A post on relationship asymmetry, whether long-term or situational, because everything else written on the subject drains me and apparently if you want something done you have to do it yourself.
I’m trying to put words to some things here and resist putting words to others. I’m trying to make space for a reader to think of a variety of applications for what I’m describing. I’m struggling to point out just how much more there is to center in the act of de-centering. Mostly, though, I just want to talk relationship roles involving pliability, adaptation, and following — and what they can involve, other than and outside of reverence for a specific partner.
This is my effort, from my asocial and weakly knowledgeable vantagepoint, to name some active desires and incidental outcomes that seem underexplored as motives toward asymmetry.
A reason for asymmetry of decision smithing: outsourcing executive function.
Executive function is the brain term for your capacity to make decisions, process information, and complete tasks. I most often see it referenced in relation to depression and autism, but I assume it’s relevant to a variety of neurotypes. If the medical definitions aren’t clear enough, I find that informal explanations sometimes come across better. Here’s two I’ve bookmarked: this one and this one. And in case those links break because of urlhopping, here’s some quotes: “executive dysfunction is so weird because it’s like there are all these obstacles in your way, but they’re invisible… every additional unfamiliar, unpracticed, or unknown step is an invisible stumbling block.” / ” But it can also be your brain being currently incapable of putting together the steps you need to take in order to DO those things… When you’re having executive functioning issues… you can’t quite figure out where to start, and it takes a LOT of mental and emotional momentum to start.” If you’ve ever been so tired that you didn’t feel like making choices, you know what it’s like to feel like your pool of executive functioning is all dried up.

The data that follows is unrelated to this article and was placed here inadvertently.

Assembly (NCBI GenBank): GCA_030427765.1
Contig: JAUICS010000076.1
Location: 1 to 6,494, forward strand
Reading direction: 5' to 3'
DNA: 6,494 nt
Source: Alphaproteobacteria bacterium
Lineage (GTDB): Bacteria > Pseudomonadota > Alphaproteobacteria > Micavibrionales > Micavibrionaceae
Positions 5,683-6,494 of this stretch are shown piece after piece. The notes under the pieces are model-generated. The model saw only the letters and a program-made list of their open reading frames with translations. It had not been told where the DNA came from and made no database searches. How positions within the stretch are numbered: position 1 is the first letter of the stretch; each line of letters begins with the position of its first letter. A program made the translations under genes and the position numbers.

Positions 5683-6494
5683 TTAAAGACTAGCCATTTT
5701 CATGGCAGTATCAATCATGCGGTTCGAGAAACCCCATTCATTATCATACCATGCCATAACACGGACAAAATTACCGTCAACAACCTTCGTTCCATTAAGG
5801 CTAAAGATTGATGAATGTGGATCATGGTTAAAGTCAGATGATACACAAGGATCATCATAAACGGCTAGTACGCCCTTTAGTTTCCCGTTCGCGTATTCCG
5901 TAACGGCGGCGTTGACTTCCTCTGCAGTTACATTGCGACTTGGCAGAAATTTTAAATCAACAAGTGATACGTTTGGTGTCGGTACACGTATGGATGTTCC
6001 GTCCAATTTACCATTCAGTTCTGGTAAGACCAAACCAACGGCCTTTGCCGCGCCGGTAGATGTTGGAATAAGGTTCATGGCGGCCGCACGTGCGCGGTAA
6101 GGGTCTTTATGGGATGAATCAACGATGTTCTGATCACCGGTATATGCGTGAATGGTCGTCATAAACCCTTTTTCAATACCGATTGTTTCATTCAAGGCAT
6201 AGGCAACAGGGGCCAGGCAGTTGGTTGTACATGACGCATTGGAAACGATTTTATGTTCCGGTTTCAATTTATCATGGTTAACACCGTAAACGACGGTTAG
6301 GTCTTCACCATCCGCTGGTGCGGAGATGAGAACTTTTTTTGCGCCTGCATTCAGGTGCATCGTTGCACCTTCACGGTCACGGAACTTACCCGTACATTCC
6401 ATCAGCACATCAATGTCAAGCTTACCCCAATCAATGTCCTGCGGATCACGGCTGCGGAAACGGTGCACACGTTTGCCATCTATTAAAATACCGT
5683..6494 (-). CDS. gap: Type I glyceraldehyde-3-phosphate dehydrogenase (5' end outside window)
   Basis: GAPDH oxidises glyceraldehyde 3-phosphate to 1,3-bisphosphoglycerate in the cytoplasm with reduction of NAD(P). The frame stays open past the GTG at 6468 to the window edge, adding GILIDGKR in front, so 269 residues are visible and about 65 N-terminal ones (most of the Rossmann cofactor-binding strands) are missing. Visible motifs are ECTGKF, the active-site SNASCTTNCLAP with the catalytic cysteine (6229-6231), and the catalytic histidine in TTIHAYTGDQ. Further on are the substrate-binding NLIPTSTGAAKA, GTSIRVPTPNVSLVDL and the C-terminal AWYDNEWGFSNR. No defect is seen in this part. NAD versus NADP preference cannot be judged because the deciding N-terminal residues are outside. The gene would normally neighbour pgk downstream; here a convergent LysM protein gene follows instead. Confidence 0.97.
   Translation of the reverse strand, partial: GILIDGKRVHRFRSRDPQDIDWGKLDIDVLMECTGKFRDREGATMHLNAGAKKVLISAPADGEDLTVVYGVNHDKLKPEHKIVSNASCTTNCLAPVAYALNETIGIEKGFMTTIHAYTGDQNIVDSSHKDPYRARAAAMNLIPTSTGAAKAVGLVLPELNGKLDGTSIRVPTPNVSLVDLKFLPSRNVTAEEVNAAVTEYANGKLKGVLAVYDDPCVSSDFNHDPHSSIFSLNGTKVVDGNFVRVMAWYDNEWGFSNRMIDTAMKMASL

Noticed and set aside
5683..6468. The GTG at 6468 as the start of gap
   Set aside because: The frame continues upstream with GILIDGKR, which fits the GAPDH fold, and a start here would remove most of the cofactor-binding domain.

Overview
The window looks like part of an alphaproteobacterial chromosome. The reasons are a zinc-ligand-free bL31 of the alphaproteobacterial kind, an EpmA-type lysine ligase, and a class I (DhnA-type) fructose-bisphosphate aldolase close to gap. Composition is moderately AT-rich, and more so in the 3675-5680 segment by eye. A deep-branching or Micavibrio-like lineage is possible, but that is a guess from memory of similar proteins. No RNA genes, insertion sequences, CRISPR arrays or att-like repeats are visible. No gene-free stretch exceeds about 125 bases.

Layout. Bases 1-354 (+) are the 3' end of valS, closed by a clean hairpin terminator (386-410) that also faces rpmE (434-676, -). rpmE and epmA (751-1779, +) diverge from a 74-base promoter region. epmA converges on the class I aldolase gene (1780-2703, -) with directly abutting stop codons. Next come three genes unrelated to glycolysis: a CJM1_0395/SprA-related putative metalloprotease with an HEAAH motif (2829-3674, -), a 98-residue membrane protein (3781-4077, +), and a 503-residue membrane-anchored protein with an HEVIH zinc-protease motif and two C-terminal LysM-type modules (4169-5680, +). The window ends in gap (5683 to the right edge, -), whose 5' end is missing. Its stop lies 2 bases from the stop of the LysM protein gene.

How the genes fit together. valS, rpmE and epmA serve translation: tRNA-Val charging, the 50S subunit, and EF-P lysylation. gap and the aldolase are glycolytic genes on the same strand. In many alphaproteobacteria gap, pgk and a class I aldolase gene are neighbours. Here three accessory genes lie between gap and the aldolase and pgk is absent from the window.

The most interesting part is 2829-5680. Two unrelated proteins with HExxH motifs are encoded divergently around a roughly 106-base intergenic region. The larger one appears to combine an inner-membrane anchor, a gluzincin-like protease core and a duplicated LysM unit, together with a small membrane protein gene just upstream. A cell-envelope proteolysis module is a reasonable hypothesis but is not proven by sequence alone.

Outsourcing is a business term you may have heard of. I’m using it here to mean taking a process that usually happens “in-house” (within the individual) and assigning it to someone else to take care of. In light of that, outsourcing executive function might be interpreted as just “letting someone else make the decisions.” Which it is, sort of, but there’s an important reason I’m framing it this way. Executive function is a task. Executive function is a job. Executive function is work. And depending on what your brain’s workload already looks like at the moment, outsourcing some of that work, when you’re indifferent enough to the potential outcomes, might be a relief. That relief-seeking — to be relieved of that work, to take the shortcut — is underutilized framing in relationship talk and plenty relevant to brainsick and neurodivergent people in particular.
There’s also more general, less diagonal examples in task asymmetry, which may be geared toward efficiency in allocation of skills, esp. with specialization and absolute advantage (ex. one of you is very good at navigating, and one of you is very good at driving, so you split your tasks according to who’s best at what). That said, outsourcing executive function could also be bracketed as part of that umbrella.
A reason for asymmetry of contact: monodirectional touch preferences.